Eleanor Smeal remembered the night of the long lines in 1975 when delegates to the National Organization for Women convention in Philadelphia stood in queues for eight to 10 hours to vote.
"People got sick and fainted on the floor," the outgoing NOW president said. "The count went on for three days. This was supposed to fix all that."
Not quite. Tallying Saturday's complex preference-style vote for five NOW offices lasted until 9 o'clock yesterday morning, the only major hitch in a gathering otherwise a model of organization, pageantry and passionate, if occasionally angry, spirit.
The ballot required each voter to number each candidate in order of preference. In the count, if no candidate polled an immediate majority, the second choices of the people who voted for the lowest vote-getter were checked and those votes distributed. NOW votes were so split that it took three redistributions, all checked and rechecked by 19 observers, before a winner emerged in four of the five races.
The election committee began the count with the treasurer's race, although reporters were eager to get the presidential results into Sunday's papers.
"There aren't any problems. It just takes a long time," one of the counting party explained to frustrated journalists around 2 a.m. local time yesterday.
The rock band had stopped playing at 1 a.m., the hotel shut its bars and haggard delegates drank the coffee machines dry waiting for results. NOW may not have voting down to a science yet, but members are proud of that. "It's a relentlessly democratic organization, unfortunately," said one officer, laughing.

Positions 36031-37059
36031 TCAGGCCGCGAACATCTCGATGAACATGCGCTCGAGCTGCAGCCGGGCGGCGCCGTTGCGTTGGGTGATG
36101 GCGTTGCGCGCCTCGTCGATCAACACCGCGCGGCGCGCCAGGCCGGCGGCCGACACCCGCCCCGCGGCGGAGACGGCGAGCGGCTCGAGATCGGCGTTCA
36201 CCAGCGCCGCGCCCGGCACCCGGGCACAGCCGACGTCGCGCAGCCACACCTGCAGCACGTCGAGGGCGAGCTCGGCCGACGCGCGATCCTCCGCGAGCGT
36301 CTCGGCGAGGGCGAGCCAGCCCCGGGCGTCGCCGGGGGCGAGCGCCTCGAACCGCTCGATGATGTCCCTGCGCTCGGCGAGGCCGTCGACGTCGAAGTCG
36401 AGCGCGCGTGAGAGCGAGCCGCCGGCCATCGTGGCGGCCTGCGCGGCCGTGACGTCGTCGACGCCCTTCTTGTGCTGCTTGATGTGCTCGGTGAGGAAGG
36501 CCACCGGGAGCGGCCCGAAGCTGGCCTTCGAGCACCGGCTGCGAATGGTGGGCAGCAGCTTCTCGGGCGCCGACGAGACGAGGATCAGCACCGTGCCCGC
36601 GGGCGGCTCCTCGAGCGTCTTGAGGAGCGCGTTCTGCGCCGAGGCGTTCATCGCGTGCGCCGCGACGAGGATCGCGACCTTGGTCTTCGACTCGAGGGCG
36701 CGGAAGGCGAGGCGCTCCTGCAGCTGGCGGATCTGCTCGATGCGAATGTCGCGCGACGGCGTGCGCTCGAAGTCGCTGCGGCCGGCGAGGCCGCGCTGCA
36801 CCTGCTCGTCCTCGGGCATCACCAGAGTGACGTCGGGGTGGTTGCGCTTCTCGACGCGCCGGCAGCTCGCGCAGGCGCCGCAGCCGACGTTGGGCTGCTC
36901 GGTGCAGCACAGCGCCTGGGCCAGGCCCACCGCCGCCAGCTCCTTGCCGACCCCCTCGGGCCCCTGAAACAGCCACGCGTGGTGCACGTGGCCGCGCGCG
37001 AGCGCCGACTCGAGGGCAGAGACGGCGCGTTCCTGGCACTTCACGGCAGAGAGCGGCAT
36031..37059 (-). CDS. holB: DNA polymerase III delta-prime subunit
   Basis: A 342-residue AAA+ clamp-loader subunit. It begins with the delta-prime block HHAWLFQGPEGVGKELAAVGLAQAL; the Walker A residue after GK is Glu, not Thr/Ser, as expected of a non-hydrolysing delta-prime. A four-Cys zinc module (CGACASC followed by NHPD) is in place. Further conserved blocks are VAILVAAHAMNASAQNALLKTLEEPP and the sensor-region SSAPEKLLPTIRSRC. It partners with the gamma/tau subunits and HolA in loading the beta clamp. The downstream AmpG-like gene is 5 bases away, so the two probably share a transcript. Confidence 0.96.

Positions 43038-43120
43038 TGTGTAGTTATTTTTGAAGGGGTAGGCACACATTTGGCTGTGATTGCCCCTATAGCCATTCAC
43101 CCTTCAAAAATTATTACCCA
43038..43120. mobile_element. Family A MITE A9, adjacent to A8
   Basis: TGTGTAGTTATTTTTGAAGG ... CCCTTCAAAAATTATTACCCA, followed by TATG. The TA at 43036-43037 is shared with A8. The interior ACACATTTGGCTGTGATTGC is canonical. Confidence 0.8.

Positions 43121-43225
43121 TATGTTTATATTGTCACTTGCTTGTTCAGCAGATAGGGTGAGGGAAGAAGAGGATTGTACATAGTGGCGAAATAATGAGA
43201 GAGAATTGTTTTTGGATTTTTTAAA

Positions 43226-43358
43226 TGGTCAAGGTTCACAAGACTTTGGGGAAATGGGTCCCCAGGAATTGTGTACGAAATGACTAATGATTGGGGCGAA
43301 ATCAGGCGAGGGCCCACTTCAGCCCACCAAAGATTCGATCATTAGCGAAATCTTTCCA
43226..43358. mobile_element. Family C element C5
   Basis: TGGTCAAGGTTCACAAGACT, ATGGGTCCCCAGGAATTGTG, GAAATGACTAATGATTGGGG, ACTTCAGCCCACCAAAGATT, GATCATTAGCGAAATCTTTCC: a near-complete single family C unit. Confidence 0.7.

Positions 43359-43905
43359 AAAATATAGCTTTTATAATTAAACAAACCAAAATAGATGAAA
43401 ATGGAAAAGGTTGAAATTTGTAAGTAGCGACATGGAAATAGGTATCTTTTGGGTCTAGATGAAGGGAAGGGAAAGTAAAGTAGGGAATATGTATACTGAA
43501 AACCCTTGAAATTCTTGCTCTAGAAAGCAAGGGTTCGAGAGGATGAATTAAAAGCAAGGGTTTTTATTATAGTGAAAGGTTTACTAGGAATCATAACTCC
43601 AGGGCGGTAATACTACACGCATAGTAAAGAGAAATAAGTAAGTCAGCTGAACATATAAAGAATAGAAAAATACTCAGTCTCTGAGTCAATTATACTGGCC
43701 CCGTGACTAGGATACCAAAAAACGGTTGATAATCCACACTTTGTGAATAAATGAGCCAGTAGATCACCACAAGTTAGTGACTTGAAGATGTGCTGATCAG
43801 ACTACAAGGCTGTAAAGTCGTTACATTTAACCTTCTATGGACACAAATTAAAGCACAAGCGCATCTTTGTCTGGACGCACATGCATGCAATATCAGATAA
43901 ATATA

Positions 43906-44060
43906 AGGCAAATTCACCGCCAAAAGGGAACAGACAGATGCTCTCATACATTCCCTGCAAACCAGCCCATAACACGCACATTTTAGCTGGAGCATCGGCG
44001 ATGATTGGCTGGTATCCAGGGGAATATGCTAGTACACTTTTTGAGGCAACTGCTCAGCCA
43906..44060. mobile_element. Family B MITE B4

Who said feminists have no sense of humor? In her farewell speech, Smeal said solemnly that it was not only the major forms of sexual discrimination that NOW must fight, but also the subtle ones.
"I am sick to death of hosiery that runs when I look at it," she said. The audience roared in agreement. "Maybe NOW should adopt its own clothing line," she continued.
Later, the Connecticut chapter brought the house down with a spoof of NOW's nemesis -- Phyllis Schlafly and her Stop ERA campaign -- in the unsuccessful battle to gain state ratification of the Equal Rights Amendment.
Dressed in matronly hats and white gloves, "Mrs. John Phyllis Shaft" and her friends "Ladies Against Women" endorsed the creation of a House Committee on Unladylike Action to be welcomed with a nationwide "iron-in."
"Two things led to your movement: birth control and permanent press clothing," she shrilled at the howling audience. "Pregnant and ironing is our natural state."
The group also called for the passage of a "Seminal Life Amendment." The "amendment," a warping of the ERA, would say that "the right of sperm and egg to unite shall not be abridged by the United States or any state . . . ."